In December 1900 Commandant Buys selected a likely place where a successful attack could be made on a passing train. The elevated line passed over a small stone culvert a short distance up the line from Val station. Undulations in the ground provided hiding places for the two men who must lay and detonate the mine. Two brothers were given that task and they spent several hours one night burying a bag of black powder between the lines. They used a magneto generator to explode the charge but, as they only had two hundred yards (183m) of wire, they had to hide themselves nearer than this to the train – and the explosion!
The brothers were Jack and Gert van den Heever and Jack later wrote an entertaining account of their night’s work in a little book published in the 1940s, Op Kommando onder Kommandant Buys. The quality of the writing is such that their relative, C M van den Heever, must surely have lent a hand. The mine exploded under the goods train and several trucks turned over and rolled down the embankment. Buys’s Heidelbergers galloped up to find the cargo of good cheer for the Christmas and New Year celebrations in Johannesburg and Pretoria spread liberally along the railway line. The party that ensued involved the captured ‘Tommies’ as well as Buys’s men. Jack and Gert seem to have been the instigators. Indeed Jack, rather inebriated after perhaps an excess of sampling the many wares, extracted permission from one of the older commando members to marry one of his daughters which he duly did once the war was over.
On 3 November 2012 this incident was commemorated. Val was famous again, but for more than fifteen minutes. A granite plaque was unveiled, attached to the culvert on the embankment of the old NGR line where this incident certainly took place. Rita Britz, a leading citizen of Val, who has driven this project from the beginning, had assembled nearly a hundred guests and some descendants of Jack and Gert van den Heever. Union Jack and Vierkleur were in evidence but Boer and Brit partied just like in December 1900*****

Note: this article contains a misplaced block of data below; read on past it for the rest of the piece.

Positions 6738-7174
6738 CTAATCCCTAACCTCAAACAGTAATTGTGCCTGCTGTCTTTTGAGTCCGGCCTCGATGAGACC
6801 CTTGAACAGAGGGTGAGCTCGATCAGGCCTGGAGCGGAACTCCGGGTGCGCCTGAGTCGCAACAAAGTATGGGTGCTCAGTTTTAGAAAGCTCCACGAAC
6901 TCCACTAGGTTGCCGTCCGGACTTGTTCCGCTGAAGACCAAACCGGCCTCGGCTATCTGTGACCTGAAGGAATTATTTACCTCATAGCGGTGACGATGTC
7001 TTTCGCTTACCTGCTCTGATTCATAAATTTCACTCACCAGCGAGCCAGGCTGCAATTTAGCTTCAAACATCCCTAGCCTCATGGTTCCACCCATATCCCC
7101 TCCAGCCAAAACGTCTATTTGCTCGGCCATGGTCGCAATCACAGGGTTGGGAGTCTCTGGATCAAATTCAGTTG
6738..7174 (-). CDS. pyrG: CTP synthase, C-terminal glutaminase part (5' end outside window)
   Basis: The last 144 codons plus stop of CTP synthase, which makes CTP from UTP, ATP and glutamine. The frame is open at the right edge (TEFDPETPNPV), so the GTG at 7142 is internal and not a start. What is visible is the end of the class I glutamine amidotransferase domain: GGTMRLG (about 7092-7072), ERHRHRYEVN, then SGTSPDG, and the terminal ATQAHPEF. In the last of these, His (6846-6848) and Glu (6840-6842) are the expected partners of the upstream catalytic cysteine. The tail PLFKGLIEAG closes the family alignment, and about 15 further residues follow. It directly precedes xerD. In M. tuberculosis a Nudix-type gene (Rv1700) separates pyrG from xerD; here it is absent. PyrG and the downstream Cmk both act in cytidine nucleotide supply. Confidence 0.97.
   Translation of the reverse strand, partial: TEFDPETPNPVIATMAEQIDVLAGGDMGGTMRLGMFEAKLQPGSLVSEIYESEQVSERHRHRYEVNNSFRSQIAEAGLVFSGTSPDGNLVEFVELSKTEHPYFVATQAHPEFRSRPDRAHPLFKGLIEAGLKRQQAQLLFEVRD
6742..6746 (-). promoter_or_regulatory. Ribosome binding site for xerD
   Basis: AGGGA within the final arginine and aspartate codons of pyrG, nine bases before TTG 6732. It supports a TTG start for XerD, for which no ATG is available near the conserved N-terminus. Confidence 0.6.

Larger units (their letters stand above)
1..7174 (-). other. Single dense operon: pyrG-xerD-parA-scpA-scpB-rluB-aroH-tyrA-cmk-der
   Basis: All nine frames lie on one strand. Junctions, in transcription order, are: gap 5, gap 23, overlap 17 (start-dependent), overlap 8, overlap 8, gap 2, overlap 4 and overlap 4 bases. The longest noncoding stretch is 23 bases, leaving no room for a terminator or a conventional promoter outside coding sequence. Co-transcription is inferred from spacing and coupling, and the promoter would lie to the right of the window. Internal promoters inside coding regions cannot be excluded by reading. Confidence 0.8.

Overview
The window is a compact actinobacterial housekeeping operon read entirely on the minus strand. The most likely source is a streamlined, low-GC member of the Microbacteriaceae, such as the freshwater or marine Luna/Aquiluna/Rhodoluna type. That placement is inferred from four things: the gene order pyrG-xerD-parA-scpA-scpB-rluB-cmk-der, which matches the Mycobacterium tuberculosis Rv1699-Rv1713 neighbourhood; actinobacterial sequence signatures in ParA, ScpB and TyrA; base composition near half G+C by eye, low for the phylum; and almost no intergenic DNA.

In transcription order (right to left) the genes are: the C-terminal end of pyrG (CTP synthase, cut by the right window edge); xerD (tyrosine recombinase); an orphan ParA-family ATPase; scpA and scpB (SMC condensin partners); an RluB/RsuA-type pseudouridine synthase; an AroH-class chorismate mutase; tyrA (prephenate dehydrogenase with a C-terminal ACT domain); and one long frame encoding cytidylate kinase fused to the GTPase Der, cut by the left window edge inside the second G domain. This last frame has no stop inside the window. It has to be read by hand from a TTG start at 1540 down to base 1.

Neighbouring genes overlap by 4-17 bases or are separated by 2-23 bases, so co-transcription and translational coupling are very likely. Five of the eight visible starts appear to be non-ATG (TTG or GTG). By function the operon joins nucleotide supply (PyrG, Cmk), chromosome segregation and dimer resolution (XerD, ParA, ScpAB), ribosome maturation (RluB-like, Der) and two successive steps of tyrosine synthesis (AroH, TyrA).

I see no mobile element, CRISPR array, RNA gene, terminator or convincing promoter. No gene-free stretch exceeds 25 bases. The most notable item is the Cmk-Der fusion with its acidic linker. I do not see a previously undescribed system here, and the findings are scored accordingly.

https://www.valhotel.co.za/history.htm History of Val
The Waterval Camp was Private Tucker’s favourite camp, as described in his “Boer War Diary”. Although no big battlefields are to be found in this area, the stage was set for many anecdotes and daily skirmishes between the Boers and the British.
On 29 December 1900, the famous “Whiskey Train” incident occurred. The story according to Private Tucker:
“some time during the morning the Boers had held up a train up about six miles away. The train was partly loaded with canteen goods, also forage and a quantity of bottled beer, spirits and champagne. The Boers took all the liquorsaway on five ox wagons loaded with goods.”
The site of the Whisky Train is situated about 4km’s from Val Afrikaner families joining forces with the English created more bitterness. It is said that these traitors sat on the front of the horse and cart to point out the various farms that the English would burn down.
Incidents such as these caused many Afrikaners of the area to join Jan Smuts in his “Forgive and Forget” policy of a united South Africa, which would ensure harmony for all nationalities. For, they said, “If our own people could betray us during the war, surely we can forgive the English.”
It was about this time that the name “Waterval” was officially changed to “Val”